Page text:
The movements in the Middle East erupted in the midst of a perfect storm of disaffected population and a corrupt system that has systematically disenfranchised individuals both economically and politically. The “Occupy Wall Street” movement played similar notes in the symphony of disenfranchisement and political exclusion until recent conversations in the crowd revealed that the majority of individuals did not start off being protesters.
Stuey Haverburg is an olive skinned, dark eyed young man whose voice reeks of the earnestness one expects from a youth that has carefully evaluated the flaws of a system that has plunged America into a period of economic confusion. When asked about the ideology that prompted him to come to the protests of the “Occupy Wall Street” movement, Stuey gave a surprising answer. “Ideology? Someone told me that there is cart around here that will make you hear the voices of angels the first time you bite into one of their halal gyros. And, uh, by the way? If you think that press pass is going to get you ahead in this line, your ass is going to be disaffected by my foot.”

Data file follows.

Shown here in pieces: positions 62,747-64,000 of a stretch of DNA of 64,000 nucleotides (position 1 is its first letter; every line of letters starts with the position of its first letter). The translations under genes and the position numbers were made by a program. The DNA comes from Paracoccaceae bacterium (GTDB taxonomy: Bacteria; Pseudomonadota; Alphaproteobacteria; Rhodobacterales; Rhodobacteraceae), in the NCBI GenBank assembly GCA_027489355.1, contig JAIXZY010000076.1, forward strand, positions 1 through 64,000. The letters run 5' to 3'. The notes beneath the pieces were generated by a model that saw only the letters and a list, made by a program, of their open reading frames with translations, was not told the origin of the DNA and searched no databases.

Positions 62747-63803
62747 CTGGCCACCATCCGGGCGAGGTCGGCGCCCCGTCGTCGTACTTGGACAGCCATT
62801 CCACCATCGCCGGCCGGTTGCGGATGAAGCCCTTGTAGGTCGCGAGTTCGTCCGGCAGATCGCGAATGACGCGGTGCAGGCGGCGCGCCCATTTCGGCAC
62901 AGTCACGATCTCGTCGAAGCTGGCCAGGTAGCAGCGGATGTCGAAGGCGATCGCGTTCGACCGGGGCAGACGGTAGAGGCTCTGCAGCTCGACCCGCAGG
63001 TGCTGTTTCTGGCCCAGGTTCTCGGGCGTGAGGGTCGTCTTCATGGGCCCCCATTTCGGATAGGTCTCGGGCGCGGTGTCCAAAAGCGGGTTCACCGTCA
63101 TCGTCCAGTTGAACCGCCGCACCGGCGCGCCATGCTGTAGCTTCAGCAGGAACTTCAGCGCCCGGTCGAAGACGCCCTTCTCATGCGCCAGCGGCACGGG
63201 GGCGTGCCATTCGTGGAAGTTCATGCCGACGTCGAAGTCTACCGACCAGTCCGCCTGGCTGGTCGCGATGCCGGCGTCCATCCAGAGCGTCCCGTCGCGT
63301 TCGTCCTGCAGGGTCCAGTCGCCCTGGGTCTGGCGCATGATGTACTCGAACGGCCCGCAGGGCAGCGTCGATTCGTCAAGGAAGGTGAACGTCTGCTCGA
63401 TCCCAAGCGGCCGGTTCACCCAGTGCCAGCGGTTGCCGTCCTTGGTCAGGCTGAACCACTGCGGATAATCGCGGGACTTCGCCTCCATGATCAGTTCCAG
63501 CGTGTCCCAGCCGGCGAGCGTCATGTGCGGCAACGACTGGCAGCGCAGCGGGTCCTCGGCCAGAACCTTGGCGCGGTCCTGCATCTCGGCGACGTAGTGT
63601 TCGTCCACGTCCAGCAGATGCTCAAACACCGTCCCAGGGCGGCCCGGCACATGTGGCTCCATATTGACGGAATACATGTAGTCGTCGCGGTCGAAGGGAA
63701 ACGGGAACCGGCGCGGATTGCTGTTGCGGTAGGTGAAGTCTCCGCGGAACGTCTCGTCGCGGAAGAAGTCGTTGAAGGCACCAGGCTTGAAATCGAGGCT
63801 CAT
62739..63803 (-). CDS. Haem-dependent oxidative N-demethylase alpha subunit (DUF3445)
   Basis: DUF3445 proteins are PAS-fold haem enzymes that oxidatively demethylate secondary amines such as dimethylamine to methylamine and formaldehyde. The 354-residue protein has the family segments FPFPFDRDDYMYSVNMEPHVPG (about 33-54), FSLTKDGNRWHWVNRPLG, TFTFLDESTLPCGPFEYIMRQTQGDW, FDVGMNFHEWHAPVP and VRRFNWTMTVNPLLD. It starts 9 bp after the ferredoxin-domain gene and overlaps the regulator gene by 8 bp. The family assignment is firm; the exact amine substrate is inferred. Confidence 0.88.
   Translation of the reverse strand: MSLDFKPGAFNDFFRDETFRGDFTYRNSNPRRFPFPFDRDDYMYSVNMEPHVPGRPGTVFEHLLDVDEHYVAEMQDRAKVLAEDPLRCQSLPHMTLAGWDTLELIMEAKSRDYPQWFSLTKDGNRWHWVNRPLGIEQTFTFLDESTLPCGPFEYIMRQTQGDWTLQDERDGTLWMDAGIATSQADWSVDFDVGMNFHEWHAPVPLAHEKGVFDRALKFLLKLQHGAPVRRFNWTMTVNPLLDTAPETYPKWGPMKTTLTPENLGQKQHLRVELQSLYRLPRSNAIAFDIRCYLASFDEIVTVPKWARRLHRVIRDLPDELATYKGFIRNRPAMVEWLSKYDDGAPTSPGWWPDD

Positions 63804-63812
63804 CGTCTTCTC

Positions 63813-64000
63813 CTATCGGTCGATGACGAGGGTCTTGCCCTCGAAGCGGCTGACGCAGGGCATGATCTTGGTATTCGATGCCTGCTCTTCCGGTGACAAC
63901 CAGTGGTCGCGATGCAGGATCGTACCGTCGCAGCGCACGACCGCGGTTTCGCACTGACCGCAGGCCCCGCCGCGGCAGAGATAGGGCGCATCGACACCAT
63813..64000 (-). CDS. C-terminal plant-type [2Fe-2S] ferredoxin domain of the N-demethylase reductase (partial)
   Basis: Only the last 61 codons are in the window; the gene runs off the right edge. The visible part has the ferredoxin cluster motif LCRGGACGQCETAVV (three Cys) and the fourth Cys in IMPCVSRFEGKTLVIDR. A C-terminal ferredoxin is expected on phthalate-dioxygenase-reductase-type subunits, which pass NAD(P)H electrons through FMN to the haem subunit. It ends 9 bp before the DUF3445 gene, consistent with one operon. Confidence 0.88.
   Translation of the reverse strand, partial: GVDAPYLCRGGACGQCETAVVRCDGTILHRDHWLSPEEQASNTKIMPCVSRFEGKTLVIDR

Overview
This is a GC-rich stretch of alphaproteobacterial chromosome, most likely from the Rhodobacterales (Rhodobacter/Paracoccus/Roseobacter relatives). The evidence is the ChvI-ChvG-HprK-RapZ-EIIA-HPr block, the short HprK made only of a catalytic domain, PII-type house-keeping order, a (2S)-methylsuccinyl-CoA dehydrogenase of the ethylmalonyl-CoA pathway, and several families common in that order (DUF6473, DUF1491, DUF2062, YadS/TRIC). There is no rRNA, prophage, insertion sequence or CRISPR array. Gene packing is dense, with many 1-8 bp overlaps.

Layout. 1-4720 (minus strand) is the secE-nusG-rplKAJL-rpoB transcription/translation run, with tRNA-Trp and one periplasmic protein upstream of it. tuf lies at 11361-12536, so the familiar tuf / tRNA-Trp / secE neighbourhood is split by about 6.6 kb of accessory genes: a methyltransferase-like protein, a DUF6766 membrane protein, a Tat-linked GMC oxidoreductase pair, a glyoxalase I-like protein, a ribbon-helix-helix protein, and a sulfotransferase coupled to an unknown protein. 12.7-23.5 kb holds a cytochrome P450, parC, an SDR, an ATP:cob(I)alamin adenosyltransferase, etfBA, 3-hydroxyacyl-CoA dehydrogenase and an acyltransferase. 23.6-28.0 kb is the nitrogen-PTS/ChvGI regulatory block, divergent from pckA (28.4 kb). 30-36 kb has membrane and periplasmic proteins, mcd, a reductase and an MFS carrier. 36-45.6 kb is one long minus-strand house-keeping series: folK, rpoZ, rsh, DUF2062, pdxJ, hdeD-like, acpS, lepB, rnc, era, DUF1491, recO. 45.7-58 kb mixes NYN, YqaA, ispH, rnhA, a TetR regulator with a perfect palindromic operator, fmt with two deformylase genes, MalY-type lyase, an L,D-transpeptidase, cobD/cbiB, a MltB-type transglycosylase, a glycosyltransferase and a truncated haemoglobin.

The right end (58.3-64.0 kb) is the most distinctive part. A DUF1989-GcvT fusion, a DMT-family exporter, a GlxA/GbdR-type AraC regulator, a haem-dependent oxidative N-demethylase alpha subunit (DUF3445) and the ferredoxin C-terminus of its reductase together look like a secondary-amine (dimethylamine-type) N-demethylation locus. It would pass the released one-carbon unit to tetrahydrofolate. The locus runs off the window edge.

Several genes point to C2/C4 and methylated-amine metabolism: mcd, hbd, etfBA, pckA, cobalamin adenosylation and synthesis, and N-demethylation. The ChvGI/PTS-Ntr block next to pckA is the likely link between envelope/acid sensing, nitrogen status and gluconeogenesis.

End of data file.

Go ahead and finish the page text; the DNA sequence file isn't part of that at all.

The surprising turn of the conversation with Stuey prompted press investigations aimed at determining the exact number of “protesters” present whose appearances stemmed less from political and economic concerns and initiated with a halal cart search. The results are surprising.
Preliminary investigation indicates that the majority of people at the protests may be denouncing the alliance of unethical political and financial systems, but most of them went there looking for a halal gyro cart and decided to stay because “You gotta admit these guys are pretty out of control,” Stuey says gesturing over his shoulder at a looming building that houses some of the world’s top financial executives.
Holding a sign proclaiming “I am the 99,” Stuey defiantly states, “Can’t a person want a gyro and be pissed off about an adjustable rate mortgage, too? If that’s not possible, well, this isn’t the America I thought it was.”